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Decline in Home Ownership will Impact on Future Generations


Monday 8th September 2014

A Decline in Home Ownership will Impact on Future Generations of Older People

“The decline in home ownership has implications for future generations of older people who will age without the buffer of home ownership. Rental accommodation will be the new norm for many more New Zealanders as they age” says Trevor McGlinchey, Executive Officer of the New Zealand Council of Christian Social Services (NZCCSS). “While 77.5% of older people aged 70-74 years own their home, home ownership is on the decline for younger age groups, this will place pressure on private rentals and social housing in the future and create greater potential for hardship for our elders”.

NZCCSS has released the 19th Vulnerability Report. The report considers how older people (65+) are faring in communities and draws on official data on housing, superannuation, special grants for food and other needs, and compares this with the experiences of social service agency members.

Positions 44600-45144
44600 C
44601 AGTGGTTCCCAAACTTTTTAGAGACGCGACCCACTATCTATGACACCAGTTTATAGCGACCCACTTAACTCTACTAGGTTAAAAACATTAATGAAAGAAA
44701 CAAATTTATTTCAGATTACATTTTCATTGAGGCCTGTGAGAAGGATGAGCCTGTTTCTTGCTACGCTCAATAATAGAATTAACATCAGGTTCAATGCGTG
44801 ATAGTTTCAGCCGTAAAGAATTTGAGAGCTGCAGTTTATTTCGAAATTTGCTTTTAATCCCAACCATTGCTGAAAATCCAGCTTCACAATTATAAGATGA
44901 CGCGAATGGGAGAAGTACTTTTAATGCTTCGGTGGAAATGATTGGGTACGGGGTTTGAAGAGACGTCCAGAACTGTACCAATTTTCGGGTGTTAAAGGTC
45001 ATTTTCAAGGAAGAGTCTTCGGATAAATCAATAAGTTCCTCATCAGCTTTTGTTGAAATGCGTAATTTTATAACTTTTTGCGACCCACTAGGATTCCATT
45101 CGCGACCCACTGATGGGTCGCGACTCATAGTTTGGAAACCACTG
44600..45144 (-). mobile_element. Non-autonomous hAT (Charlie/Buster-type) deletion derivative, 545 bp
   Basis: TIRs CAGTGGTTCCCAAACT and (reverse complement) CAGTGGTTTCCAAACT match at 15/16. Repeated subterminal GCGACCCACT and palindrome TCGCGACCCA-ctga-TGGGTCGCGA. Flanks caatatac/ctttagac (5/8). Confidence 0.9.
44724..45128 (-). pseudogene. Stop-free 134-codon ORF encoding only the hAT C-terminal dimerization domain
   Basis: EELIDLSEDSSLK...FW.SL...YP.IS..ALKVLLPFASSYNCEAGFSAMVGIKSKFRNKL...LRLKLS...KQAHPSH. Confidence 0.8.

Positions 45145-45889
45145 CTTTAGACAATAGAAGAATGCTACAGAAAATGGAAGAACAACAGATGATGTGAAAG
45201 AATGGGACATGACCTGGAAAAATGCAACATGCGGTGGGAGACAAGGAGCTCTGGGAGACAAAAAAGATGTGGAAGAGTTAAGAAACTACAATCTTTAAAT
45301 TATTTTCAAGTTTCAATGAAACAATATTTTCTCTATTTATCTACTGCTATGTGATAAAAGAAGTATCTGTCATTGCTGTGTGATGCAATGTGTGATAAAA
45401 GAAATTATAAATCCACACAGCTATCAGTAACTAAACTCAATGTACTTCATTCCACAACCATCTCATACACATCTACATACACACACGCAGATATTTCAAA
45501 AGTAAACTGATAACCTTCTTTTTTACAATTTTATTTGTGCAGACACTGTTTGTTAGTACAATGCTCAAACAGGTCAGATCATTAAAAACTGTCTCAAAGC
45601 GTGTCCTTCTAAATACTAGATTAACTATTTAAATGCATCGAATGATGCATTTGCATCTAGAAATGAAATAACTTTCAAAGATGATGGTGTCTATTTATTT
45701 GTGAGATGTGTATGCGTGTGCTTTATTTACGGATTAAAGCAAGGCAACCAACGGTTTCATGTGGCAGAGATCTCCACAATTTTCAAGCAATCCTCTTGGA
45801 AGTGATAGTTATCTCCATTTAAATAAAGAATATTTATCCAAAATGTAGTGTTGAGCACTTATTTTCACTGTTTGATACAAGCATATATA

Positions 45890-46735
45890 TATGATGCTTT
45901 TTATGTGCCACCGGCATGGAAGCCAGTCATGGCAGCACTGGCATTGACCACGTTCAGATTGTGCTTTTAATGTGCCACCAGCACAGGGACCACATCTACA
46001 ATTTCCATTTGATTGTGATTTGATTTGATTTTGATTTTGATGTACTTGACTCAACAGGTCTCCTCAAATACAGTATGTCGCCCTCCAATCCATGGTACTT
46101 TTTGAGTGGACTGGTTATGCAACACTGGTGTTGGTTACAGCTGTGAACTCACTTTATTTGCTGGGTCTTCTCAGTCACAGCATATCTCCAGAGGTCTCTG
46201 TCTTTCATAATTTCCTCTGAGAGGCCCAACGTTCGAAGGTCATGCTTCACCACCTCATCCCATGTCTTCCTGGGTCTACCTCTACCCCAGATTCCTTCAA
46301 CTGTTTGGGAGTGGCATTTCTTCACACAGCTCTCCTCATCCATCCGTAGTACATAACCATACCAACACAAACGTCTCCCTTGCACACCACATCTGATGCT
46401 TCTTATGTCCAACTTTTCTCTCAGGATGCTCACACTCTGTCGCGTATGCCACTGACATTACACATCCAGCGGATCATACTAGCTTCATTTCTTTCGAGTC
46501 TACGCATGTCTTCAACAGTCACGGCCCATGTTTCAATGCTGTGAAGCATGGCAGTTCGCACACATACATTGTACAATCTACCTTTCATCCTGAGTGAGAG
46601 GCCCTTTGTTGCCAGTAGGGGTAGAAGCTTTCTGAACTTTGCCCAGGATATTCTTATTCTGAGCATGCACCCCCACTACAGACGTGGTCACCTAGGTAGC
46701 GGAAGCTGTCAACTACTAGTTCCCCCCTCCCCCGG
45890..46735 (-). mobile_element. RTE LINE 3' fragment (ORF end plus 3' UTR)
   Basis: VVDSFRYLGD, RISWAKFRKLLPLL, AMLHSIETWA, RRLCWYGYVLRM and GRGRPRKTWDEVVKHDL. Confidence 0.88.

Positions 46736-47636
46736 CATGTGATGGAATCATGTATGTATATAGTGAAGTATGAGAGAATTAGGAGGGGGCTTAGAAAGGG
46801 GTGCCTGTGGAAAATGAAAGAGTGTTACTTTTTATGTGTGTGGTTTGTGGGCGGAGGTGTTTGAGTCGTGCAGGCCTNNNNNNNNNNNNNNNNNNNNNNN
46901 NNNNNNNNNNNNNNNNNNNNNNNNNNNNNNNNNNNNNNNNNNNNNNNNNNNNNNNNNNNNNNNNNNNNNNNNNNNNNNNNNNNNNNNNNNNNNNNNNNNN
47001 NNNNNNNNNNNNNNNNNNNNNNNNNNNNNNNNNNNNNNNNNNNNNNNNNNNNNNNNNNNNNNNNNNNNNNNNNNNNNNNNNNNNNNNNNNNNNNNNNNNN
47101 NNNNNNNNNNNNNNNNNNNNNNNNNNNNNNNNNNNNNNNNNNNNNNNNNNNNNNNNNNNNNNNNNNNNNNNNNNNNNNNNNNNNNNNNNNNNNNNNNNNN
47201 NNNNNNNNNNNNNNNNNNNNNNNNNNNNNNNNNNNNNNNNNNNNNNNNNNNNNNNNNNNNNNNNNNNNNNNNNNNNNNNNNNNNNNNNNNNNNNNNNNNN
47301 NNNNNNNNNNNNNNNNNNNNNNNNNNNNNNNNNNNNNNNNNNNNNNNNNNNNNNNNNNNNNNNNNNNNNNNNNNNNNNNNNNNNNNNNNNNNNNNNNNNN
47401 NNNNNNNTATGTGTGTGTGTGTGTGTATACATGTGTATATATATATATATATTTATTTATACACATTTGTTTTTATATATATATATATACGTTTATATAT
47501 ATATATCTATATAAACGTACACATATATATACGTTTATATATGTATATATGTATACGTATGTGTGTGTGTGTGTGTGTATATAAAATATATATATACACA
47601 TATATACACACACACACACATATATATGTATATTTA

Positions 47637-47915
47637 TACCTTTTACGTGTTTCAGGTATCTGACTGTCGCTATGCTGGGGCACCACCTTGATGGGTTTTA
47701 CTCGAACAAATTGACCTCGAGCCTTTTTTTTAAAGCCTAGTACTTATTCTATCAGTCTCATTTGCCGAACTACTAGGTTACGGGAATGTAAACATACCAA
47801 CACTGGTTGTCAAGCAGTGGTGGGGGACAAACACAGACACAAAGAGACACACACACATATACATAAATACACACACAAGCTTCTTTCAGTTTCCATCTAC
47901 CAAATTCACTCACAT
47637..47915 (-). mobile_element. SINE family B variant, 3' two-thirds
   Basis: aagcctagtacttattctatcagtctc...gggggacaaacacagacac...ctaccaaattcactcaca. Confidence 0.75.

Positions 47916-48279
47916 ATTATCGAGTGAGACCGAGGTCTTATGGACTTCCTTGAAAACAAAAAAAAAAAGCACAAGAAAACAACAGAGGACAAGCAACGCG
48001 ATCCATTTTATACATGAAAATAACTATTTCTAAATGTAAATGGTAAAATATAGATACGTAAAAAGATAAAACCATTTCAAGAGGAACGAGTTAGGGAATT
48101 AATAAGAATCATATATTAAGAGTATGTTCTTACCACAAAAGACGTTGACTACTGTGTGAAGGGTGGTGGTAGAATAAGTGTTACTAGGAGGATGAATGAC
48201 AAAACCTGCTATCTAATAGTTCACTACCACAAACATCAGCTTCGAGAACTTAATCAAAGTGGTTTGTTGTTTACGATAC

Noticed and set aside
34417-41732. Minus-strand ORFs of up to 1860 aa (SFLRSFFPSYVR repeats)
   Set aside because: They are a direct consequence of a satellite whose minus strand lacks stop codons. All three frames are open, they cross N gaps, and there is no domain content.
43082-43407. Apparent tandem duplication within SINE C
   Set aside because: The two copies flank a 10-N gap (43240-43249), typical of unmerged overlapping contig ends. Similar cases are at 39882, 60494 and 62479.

“We see the universal superannuation payment has been a success in keeping older people out of the worst of poverty, and that this model has merit for a number of vulnerable groups, including 285,000 children living in poverty”, said McGlinchey. “However, this also means any change to Government policy on superannuation and other state supports, including state housing, will have a direct impact on a large group of older people who are highly dependent on superannuation as their main source of income”.

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Feedback from NZCCSS members show some early signs of pressure on state supports, with more elderly clients approaching services for food parcels and other assistance. This, against a backdrop of an increasing number of people living longer, is a signal that government needs to step up its preparation for an aging population if future generations of older people are to be supported appropriately.

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